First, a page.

Tree-house inspired visitor center opens in North Carolina
The Blue Ridge Parkway is one of the first and longest rural parkways in America, winding 496 miles through scenic mountain ranges and past seemingly endless vistas. So when the National Park Service decided the area needed a destination center to orient visitors to the treasures of the region, it hired area architect Lord Aeck and Sargent to design a facility that would tell the story of the Parkway while paying homage to the region’s natural and cultural diversity, economic traditions and recreational opportunities.
Taking their cue from the Appalachian region’s rural and natural character, the architects designed the center to evoke the feeling of “tree-house”. Built of wood and glass with expansive open interiors, the facility houses exhibit space dedicated to the history and development of the Parkway, space for regional exhibits and visitor information; a 70-seat theater, and a retail shop. One of the larger exhibits is a 22-foot interactive map of the entire Blue Ridge Parkway known as the “I-Wall” which provides multi-media information on places to visit on and around the Parkway.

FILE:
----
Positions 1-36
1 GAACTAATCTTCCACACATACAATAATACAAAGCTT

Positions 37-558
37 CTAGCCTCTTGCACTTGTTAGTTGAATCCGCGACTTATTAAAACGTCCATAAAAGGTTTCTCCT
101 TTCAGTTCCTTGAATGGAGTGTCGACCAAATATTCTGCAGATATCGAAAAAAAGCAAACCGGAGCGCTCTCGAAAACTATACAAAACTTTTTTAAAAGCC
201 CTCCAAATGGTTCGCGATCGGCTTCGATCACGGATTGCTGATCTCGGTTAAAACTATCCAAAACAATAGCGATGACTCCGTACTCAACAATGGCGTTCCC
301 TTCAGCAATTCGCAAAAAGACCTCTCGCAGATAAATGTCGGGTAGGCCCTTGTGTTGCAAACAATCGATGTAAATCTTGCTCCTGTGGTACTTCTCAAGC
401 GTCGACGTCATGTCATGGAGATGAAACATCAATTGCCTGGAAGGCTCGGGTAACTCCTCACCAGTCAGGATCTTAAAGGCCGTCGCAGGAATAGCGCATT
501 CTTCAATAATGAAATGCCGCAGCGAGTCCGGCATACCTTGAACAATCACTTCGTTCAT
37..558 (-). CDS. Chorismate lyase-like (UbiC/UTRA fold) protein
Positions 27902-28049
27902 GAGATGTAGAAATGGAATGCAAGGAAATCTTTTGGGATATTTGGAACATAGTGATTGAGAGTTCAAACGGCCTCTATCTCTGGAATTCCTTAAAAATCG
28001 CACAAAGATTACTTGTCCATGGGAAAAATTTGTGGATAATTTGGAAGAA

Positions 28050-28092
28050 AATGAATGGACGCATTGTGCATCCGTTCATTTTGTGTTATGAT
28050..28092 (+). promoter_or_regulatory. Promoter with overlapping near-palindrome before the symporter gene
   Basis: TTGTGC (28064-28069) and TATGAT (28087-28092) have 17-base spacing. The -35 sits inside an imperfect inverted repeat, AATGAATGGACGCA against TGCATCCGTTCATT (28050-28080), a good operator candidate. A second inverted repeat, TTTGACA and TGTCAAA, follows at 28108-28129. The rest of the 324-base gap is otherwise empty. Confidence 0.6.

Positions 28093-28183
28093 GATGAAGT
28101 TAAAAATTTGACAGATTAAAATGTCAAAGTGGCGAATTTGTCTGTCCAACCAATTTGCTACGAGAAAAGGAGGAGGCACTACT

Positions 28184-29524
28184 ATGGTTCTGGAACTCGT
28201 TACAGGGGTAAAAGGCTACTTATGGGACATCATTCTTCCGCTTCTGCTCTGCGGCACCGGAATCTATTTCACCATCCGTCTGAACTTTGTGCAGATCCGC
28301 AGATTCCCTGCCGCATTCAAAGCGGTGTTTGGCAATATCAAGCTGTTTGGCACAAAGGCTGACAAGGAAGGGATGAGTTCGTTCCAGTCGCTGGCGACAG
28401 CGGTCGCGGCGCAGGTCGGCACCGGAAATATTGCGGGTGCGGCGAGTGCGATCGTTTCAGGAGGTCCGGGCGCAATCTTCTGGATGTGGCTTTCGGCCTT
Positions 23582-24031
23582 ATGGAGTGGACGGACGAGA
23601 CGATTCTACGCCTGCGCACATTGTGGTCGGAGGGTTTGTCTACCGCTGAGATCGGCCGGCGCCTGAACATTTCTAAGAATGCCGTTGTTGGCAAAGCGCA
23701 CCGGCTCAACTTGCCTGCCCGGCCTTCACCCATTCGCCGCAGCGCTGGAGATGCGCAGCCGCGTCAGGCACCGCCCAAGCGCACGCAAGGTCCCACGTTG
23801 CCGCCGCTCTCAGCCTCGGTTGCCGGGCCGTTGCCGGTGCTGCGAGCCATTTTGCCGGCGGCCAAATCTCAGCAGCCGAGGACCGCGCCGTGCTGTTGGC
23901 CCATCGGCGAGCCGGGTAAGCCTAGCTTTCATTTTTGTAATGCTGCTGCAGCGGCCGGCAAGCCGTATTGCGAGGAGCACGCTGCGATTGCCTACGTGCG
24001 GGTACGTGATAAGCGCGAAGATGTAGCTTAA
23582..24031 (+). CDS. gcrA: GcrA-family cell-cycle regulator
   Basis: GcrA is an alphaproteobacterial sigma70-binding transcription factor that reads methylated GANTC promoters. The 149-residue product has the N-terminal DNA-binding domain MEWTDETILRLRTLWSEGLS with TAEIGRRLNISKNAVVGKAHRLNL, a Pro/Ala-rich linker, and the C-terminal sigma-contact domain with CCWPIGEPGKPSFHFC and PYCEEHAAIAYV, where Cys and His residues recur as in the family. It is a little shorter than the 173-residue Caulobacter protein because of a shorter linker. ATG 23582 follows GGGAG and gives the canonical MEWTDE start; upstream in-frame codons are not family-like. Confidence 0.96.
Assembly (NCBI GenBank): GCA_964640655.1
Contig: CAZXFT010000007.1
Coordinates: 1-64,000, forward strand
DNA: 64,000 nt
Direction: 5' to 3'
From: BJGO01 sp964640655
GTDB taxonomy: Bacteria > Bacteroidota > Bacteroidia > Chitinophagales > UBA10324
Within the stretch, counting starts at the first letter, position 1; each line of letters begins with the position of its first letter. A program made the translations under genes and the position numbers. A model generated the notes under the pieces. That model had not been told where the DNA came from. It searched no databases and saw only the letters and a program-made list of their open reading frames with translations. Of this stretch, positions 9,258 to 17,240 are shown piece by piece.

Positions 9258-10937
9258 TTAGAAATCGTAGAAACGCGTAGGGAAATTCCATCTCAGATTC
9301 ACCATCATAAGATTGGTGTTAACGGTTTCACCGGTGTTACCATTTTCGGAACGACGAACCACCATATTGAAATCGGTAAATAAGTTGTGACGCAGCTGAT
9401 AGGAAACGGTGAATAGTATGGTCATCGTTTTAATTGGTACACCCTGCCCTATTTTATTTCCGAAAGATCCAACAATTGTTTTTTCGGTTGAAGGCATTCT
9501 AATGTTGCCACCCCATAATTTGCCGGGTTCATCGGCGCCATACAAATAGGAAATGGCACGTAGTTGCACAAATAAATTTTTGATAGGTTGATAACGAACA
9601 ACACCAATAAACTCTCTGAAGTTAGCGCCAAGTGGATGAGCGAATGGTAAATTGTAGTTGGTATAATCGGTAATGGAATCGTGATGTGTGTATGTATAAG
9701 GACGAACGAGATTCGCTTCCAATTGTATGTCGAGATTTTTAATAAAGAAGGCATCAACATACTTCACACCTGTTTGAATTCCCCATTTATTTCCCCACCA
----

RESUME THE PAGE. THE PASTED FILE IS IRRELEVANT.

Although rustic in feel, the Center incorporates the latest sustainable technologies including a green roof, active and passive solar heating and cooling and radiant floor heating. Completed in October 2007, the Center received a LEED Gold rating from the United States Green Building Council.